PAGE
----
I have been planning to write about grammar for a long time. I don’t think that grammar is so important in language teaching, however, no established teacher can afford not knowing grammar, above all in adult courses. In my career as a supervisor of native and non-native English teachers, I noticed that most new teachers have difficulties what to explain about any grammar structure to their students. The more they knew about the students’ first language, the clearer the answer became to this question. But there is always a first time. Read more
Project 2: Masterchef Junior Palermo
The girls couldn’t wait for this project, although I had some concerns about it, since one of the girls was celiac and had also diabetes. So it was tricky not to make mistakes with the ingredients. I decided not to make it difficult, but put the girls to work right after the first (introduction) lesson.
The vocabulary was menu, ingredients, cooking verbs, the grammar was imperative and present continuous again and a quick introduction of countable and uncountable nouns. The outcome was a cooking video (a series of short videos), showing the girls preparing their own recipes. Here is a short description of the four lessons. Read more
In my previous post I started to explain, why I chose to design project-based courses instead of the traditional book-based syllabi. I listed the main reasons, why teaching Young Learners, whose age and language knowledge should equally be considered, becomes a problem when creating long-term plans, since there is no clear guideline (can-lists) for kids.
On the other hand, this also gives lots of freedom to the teacher to tailor a course to the interests and needs of the students (if possible, some schools oblige the teacher to follow standardized long-term plans). This was exactly what I had been dreaming of years.
After more than 10 years of classroom teaching (mostly to adults, but also young learners, YL), I was pretty fed up with coursebooks. As I mentioned in my last post series about Mini Heroes, I started teaching English to kids at home, in the room I use for my home nursery in the mornings. In addition to my two boy groups, I managed to set up a mini-group with 8-9 year old girls and could start with a very exciting course: a course based on projects. Let me explain to you what it means. Read more
After having discussed tips and tricks for lesson preparation, here is the last part of the list with some useful and enjoyable game-activities for YL classes: Read more
In this post-series I try to give some guidance on how to prepare for lessons with tired and often hyperactive kids. I have described my way of planning a lesson for them and gave some hints on general lessons rules. In this post, I’d like to move on to the list of games I have found really useful and enjoyable. Read more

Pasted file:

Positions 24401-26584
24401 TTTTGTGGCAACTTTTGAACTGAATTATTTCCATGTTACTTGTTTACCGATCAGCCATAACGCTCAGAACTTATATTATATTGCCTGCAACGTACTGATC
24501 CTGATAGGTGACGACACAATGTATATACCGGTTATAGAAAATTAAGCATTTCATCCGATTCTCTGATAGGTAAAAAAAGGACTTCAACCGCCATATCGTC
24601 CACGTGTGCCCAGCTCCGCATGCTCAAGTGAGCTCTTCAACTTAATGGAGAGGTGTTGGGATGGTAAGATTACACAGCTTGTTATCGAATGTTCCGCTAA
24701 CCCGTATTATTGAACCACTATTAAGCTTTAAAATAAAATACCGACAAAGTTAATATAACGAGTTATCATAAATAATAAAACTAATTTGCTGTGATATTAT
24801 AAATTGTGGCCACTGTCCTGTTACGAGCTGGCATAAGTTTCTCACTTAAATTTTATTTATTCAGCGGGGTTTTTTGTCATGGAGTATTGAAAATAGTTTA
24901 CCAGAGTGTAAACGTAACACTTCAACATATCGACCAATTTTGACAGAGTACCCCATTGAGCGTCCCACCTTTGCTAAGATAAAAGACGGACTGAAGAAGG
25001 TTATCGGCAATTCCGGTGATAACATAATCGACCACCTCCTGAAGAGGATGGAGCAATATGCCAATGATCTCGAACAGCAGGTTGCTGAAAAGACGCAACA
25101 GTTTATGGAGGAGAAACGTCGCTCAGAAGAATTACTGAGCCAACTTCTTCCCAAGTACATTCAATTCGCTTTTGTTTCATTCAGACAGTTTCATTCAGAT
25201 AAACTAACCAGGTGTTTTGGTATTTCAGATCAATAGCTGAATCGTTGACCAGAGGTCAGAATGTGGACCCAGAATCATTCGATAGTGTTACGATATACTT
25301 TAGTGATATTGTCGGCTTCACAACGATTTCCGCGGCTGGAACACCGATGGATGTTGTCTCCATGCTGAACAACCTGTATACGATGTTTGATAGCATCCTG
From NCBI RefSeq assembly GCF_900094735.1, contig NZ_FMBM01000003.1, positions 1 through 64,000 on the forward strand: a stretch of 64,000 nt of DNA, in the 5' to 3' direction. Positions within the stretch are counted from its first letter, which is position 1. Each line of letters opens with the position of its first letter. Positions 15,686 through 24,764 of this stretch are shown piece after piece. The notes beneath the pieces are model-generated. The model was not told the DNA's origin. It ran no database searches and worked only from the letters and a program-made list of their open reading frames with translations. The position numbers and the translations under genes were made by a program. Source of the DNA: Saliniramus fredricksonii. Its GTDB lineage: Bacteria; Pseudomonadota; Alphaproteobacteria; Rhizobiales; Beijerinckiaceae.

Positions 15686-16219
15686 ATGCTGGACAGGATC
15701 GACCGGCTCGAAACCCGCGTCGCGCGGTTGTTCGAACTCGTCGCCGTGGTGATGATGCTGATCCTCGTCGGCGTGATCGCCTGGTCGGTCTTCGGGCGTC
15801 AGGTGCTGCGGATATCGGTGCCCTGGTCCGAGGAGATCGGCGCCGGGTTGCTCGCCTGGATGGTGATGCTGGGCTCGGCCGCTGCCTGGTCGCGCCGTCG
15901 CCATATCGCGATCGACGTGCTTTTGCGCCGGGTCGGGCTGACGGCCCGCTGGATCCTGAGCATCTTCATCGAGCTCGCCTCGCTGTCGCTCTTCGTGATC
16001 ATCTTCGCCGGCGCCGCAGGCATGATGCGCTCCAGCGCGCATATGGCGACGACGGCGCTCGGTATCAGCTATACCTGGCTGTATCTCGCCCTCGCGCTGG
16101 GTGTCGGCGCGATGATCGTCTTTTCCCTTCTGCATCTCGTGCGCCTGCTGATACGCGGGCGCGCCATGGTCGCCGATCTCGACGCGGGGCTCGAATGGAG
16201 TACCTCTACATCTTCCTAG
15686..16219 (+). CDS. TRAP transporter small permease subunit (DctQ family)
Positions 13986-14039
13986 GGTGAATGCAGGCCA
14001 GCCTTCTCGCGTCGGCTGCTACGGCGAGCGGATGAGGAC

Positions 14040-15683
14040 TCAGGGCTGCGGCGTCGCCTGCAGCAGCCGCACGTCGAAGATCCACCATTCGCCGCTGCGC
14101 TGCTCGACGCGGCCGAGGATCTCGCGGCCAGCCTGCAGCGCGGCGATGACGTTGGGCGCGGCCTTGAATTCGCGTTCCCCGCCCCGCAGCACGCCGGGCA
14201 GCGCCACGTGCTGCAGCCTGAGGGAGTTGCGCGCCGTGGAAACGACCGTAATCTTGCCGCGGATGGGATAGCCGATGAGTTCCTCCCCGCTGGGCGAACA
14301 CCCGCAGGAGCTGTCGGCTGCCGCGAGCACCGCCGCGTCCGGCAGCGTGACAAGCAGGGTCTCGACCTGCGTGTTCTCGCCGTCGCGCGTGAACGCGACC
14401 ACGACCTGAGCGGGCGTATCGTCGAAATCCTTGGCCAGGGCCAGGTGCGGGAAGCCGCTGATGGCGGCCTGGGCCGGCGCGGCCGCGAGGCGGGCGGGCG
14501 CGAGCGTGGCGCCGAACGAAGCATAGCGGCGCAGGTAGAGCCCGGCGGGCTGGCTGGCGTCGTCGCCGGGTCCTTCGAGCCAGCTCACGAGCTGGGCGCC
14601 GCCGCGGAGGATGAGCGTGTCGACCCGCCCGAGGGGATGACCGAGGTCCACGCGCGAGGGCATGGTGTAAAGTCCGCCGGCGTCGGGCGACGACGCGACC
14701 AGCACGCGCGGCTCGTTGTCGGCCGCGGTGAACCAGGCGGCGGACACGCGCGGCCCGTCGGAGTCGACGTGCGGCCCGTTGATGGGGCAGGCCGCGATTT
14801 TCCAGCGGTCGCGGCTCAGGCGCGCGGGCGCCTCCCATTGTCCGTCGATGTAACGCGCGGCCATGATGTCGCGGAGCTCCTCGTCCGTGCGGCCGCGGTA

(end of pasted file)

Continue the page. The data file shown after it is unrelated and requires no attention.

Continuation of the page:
This year I’m on maternity leave, well not officially, since in Italy mothers are requested to re-enter their jobs 3-4 months after their child’s birth, but let’s say, I’ve become a freelance mummy-teacher. What does that mean? In the morning, I started running an English home-nursery, while in the afternoon, I started teaching kids. On Wednesdays, I have lessons with my Mini Heroes, 6-7 year old boys (only boys). Obviously, my lesson planning is completely different from my good old lessons to adults and I usually need a shower after a lesson with them, but being their hero-teacher is the best price on Earth. It’s not a traditional classroom course. We do our lessons in our playroom in my home, using my kids’ toys. But most of the activities I tried with remarkable success and/or results are simply to be introduced even in a classroom. Read more
This is the second post regarding oral exams. In my previous post I dealt with introductions and picture descriptions. This time, I would like to give general tips for any speaking exercise/exam. Read more
In the next two posts, I would like to discuss some details that might improve your students’ performance in the speaking exam. Remember that your students have only got used to speaking to you and their classmates, so the situation where they have to talk to a complete stranger about unexpected things might cause a high level of stress which might cause even the best student to stumble. So try to find enough time to talk about the examiner’s aim, about realistic expectations (an A2 student doesn’t have to be ‘fluent’ and not knowing a word is not a sin, etc.) and what candidates are supposed to do during the exam. This way, you will help your students face the oral part of their exam without (or at least with a lower level of) anxiety. Read more
Listening might be the most difficult challenge for your students, mainly due to incorrect learning habits. Traditional language teaching still puts emphasis on mechanical grammar exercises, reading, tests and, usually, speaking drills that don’t really involve listening skill training. Students should be exposed to native spoken English every day. By assigning homework which involves watching TV in English or even listening to short videos on YouTube, teachers will encourage students to practise their listening skills. Still, these types of homework assignments are exceptions rather than the rule. There might be some improvement in students using their CD-Rom included in their course pack, but these often provide subtitles which turns their practice into reading instead of listening. Read more